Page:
Depression Can Be Both the Cause and Result of Insomnia

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Sleep deprivation is a serious health problem, often contributing to depression. But the funny thing is, when you have depression to begin with, that might lead to insomnia. The two are closely related and they one can lead to the other.

Insomnia is the inability to sleep. You might lie down; you might feel tired, but your mind is going on and on and you just can’t shut the mind down enough to actually fall asleep. Or perhaps it’s not your thinking mind so much but just the inability to sink into a more relaxed state. Your mind isn’t letting you. One of the symptoms of Major Depressive Disorder is sleep disturbance, meaning that a person will either oversleep – hypersomnia – or they will not be able to sleep at all – insomnia. Now, this doesn’t mean that all cases of insomnia are because of depression, but only that one there’s a relationship between the two. And not all cases of depression will include an experience of insomnia.

Major Depressive Disorder is considered to be a medical illness that includes symptoms of persistent sadness, loss of interest in daily activities, occupational and educational impairment, along with eventual emotional and physical problems. Major Depressive Disorder usually requires long-term treatment, including psychotherapy and medication.

Now, there are various forms of depression. For instance, you might not be severely saddened or despondent, but you may have a lingering form of what is called, dysthymia. This is a milder form of depression, which can be with someone for years, even though they are fully functional in his or her life. Plus, researchers at the University of Texas Health Science Center tracked the sleep habits of over 4,000 people for one year. What they found is a strong reciprocal relationship between sleep and the psychological health of adults. The study indicated that those adults that were already depressed were four times as likely to lose more sleep. These findings were published in the journal Sleep in February of this year.

Yet, whether your insomnia is related to depression or not, there are a few things you can do:

  • Establish a sleep schedule. Although this might be difficult to establish at first, a person who goes to bed and rises at the same time every day might feel the difference in his or her mental health. Depression usually inhibits a regular sleep schedule; it will either cause little sleep or oversleeping. Yet, having a regular schedule can help with getting the right amount of rest. The reciprocal relationship between mental health and sleep indicates that establishing a sleep schedule can support those who are already depressed. In fact, one of the techniques of clinicians who find that medication is not working with depressed teens is to explore in detail their quality of sleep.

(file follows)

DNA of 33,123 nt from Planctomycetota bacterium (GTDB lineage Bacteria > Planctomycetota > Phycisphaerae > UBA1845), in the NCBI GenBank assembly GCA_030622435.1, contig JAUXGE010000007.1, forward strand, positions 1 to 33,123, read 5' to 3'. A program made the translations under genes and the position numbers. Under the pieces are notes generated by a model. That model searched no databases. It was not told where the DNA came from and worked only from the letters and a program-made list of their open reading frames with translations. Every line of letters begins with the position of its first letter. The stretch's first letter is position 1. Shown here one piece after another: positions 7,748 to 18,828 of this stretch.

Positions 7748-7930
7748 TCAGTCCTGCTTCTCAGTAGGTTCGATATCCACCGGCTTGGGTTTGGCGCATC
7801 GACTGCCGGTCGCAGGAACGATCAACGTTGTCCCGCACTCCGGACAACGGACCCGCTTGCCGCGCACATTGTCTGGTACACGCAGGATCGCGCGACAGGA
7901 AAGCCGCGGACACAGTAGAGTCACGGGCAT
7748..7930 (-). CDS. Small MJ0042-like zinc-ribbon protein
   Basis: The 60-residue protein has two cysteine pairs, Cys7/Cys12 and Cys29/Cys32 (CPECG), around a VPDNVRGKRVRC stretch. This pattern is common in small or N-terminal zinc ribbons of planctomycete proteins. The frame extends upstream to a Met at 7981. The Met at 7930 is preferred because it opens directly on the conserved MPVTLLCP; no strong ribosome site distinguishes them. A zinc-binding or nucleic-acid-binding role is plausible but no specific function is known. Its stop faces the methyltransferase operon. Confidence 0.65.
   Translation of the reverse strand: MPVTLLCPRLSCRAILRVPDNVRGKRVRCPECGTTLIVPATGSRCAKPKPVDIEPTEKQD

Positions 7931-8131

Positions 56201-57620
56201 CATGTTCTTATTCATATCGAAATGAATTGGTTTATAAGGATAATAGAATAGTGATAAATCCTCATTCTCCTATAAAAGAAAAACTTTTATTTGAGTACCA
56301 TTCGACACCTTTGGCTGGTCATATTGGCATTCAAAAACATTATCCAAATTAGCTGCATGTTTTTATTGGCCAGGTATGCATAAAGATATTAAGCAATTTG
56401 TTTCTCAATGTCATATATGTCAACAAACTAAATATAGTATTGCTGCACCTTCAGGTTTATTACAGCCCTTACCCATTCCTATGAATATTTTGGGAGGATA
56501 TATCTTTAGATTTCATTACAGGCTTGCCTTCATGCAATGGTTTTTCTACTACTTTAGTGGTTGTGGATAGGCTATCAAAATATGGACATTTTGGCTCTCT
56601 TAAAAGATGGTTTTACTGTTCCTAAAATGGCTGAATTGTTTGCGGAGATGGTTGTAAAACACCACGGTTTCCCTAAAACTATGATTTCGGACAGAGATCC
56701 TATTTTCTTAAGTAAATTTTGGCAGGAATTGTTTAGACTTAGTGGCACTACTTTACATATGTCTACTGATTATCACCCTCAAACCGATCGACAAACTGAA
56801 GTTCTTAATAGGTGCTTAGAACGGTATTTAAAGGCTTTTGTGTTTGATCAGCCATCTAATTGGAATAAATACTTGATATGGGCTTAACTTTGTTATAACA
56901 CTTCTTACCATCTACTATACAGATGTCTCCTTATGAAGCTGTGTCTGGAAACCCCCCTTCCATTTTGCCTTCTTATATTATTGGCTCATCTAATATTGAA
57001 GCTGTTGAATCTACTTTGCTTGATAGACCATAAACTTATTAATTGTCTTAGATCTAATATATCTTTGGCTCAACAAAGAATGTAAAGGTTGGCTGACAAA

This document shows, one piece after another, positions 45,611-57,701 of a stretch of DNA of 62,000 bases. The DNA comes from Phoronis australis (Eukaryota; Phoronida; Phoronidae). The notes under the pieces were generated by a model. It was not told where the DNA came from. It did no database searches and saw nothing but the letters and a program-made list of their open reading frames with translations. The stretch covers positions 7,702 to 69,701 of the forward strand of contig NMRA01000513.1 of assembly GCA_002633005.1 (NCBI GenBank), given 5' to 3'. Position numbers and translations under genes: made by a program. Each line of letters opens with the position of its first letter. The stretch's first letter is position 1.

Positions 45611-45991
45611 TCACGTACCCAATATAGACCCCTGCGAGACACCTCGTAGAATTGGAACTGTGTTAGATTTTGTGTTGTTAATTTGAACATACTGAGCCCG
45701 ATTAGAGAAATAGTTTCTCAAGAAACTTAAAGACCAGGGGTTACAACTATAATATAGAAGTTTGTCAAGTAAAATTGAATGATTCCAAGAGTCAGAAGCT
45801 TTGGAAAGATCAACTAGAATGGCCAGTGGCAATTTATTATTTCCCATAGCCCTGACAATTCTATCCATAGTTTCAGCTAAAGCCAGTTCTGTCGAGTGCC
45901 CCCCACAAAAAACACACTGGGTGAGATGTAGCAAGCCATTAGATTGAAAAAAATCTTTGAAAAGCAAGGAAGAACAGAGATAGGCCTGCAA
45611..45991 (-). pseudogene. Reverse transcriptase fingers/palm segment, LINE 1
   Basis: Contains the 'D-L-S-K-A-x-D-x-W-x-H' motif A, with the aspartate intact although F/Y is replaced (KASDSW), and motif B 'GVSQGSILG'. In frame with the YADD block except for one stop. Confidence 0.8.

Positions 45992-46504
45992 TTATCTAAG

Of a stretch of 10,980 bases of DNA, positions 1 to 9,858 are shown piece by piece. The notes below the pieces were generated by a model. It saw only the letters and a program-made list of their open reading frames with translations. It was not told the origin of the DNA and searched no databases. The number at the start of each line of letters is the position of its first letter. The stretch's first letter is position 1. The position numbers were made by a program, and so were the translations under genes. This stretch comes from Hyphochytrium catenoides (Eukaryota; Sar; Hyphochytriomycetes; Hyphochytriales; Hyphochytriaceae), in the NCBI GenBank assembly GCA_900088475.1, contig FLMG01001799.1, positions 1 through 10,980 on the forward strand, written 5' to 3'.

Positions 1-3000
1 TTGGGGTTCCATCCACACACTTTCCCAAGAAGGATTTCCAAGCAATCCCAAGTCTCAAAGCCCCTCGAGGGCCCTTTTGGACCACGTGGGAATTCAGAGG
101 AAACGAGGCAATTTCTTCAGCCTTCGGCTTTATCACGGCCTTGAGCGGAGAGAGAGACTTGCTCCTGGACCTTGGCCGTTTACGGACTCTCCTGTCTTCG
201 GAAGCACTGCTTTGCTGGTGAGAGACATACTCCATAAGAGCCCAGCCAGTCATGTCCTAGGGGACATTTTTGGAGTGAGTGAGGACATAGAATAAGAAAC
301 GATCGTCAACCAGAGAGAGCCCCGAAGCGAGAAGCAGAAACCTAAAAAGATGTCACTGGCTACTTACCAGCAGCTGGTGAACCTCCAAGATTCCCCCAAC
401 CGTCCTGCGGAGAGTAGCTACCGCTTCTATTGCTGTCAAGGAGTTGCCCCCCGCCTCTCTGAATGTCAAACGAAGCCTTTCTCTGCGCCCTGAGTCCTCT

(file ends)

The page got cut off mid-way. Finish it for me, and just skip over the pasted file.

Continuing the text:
• Don’t watch TV or a movie right before bed. Sometimes the images and the experiences of what was just watched can stay with us, keeping us up at night. If sleeping continues to be a challenge, permanently remove the distractions in the bedroom such as a television or computer.
  • Get enough exercise. The endorphins that are released during exercise can facilitate feeling good in general. Also, getting a good workout during the day can facilitate enough fatigue later in the day to help you fall asleep.
  • Eat healthy. Healthy food can keep you in touch with the natural cycles of sleep and rest that your body needs.
  • Laugh. It’s just good medicine.

And if these remedies aren’t successful, visit a mental health professional who can explore the specific cause of your insomnia and develop an appropriate treatment plan.

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